In order to lay up and consolidate thermoplastic materials directly, laser-assisted heating of thermoplastic tape was proposed, but AFP was adopted instead.
Today, ATL layups are in very limited usage in aerospace and renewable energy industries owing to their high initial capital expenditures, limited geometric complexity capabilities, and higher material wastage rates than AFPs.
ATL (Automated Tape Layering) Process for Prepreg Layup in Aerospace Manufacturing
Automated Tape Laying (ATL) is a manufacturing process in which a continuous sheet of material, known as prepreg tape, is added to a mold surface in a specific direction to build up layers in different directions, resulting in a layup. The process can be thought of as a form of additive manufacturing, or inverse machining, as the material is added rather than removed through machining.
Prepreg tape is used in ATL, typically 75, 150, or 300 mm wide, and supplied on a cardboard core similar to prepreg used for a manual layup
ATL systems are mounted on horizontal gantries or vertical columns and are CNC systems that follow predefined paths accurately and reproducibly to eliminate layup errors
The tape is adhered to the mold or previous layers without any air voids using a flexible silicone roller or segmented laying shoes.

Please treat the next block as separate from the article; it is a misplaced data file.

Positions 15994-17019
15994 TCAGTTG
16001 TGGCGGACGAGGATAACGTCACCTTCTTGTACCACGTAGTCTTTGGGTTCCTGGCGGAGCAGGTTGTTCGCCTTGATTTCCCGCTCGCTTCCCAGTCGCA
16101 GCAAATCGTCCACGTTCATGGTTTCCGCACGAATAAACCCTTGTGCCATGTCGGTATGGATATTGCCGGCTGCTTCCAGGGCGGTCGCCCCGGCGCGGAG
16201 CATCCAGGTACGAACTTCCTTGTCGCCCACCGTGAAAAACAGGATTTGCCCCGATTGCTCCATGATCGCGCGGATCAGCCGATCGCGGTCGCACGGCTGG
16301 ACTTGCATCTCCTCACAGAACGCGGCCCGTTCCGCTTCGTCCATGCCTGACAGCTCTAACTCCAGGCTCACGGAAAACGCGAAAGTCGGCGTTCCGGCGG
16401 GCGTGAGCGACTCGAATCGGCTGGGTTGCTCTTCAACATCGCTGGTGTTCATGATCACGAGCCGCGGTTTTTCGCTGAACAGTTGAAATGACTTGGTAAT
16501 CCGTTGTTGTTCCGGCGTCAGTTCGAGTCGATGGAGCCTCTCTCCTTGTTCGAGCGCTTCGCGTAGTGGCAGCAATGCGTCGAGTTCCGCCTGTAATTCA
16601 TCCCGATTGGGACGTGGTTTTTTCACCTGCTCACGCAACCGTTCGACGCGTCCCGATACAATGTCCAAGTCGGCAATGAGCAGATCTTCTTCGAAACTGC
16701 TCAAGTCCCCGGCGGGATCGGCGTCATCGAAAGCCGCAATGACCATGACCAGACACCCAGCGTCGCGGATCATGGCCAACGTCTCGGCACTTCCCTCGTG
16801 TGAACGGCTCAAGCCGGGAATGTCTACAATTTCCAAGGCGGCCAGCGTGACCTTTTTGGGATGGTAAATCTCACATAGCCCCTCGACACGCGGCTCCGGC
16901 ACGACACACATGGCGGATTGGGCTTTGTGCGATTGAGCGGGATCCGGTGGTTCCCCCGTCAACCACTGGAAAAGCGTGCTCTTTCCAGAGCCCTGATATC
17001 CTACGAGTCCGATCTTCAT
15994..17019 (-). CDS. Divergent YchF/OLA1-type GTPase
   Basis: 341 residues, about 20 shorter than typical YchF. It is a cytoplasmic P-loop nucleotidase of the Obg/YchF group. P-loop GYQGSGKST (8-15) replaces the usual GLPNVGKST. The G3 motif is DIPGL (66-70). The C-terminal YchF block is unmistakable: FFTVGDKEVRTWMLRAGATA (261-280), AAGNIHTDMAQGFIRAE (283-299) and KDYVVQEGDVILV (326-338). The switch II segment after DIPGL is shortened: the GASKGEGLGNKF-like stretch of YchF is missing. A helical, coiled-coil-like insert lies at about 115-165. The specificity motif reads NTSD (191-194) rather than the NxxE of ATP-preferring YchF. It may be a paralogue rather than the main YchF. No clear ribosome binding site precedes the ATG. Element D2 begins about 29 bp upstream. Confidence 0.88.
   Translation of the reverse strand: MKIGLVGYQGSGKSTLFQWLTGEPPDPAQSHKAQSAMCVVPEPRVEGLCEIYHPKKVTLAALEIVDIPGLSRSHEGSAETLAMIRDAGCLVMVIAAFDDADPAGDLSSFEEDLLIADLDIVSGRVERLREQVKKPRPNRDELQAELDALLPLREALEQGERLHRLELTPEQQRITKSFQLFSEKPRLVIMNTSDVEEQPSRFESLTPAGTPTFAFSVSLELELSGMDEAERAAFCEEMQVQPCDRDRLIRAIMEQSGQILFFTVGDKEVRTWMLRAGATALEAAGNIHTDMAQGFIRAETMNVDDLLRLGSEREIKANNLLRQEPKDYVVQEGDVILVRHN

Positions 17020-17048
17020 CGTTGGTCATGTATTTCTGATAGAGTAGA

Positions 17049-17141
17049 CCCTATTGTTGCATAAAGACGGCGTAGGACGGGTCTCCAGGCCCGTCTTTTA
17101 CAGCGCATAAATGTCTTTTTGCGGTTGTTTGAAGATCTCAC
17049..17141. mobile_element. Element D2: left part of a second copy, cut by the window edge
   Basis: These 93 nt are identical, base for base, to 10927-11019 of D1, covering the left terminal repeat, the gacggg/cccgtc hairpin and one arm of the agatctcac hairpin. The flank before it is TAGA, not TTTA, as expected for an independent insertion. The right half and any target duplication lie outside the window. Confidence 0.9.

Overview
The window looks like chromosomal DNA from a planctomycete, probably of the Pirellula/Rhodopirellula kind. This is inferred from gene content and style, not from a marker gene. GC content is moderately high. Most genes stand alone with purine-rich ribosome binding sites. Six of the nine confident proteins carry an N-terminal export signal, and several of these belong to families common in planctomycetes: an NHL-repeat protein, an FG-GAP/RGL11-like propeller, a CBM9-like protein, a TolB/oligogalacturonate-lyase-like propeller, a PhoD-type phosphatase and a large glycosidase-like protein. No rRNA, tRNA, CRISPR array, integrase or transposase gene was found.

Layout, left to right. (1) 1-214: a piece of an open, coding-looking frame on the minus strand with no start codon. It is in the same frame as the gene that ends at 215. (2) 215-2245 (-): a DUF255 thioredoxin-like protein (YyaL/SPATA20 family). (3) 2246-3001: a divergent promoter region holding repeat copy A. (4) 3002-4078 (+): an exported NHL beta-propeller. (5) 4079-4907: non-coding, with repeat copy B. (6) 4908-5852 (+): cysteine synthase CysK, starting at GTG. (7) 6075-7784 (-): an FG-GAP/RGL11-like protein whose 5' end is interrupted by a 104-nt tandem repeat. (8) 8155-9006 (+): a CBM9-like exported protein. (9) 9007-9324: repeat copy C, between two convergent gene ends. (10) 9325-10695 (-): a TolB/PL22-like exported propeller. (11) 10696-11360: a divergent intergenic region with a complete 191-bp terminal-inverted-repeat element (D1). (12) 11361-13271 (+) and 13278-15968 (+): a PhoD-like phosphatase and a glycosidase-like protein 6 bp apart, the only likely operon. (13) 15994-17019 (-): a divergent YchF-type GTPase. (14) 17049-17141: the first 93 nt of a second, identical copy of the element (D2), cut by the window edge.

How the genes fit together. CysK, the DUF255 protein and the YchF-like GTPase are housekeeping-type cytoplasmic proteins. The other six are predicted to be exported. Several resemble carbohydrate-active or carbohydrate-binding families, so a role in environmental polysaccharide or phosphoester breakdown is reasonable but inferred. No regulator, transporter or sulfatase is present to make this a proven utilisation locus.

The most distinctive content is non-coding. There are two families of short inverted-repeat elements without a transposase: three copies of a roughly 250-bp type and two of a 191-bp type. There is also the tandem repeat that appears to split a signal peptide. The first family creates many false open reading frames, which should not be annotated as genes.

The layup speed is typically 0.83-1 m/s, with compaction of 445 N for 75 mm wide thermoset tape or 1000 N for 300 mm wide thermoset tape, and pressure of 0.1 MPa for thermoset material or 1.4-3.6 MPa for the thermoplastic material.
In order to improve alignment, and enable layup into curved geometries, tension is imparted on the plies and ply backing between the material supply and layup point.
Material can be heated during layup to control temperature, either in front of the layup head or on the layup system as it is passing through the ATL head
At the end of a ply course, the tape is cut using rotating or ultrasonic blades, and the remaining length is delivered to finish the ply course
The process is repeated until the ply is finished, or stopped by the program, user intervention, or an automated fault detection system.
In conclusion, the development of Automated Tape Laying (ATL) has evolved significantly since its inception in the 1960s. From its early beginnings as a process specifically developed for carbon fiber and aerospace manufacturing, the technology has undergone numerous changes and advances. In the 1980s and 1990s, challenges such as high layup speeds, difficulties in delivering tape with defined compaction pressures, and limited heating capabilities were addressed through the development of new systems and technologies. In the years since, ATL has been further refined and diversified, with a focus on increasing productivity and addressing specific layup issues. Despite the significant progress made in the field, ATL Today, they see very limited usage in aerospace and renewable energy industries owing to their high initial capital expenditures, limited geometric complexity capabilities, and higher material wastage rates than AFPs.
Addcomposites is the provider of the Automated Fiber Placement (AFP) ecosystem - including the Fiber Placement System (AFP-XS), 3D Simulation and Programming Software (AddPath), and Robotic Cells (AddCell). With the leasing program for the AFP system (AFPnext), composites manufacturers can work with thermosets, thermoplastics, dry fiber placement, or in combination with 3D Printers on a monthly basis.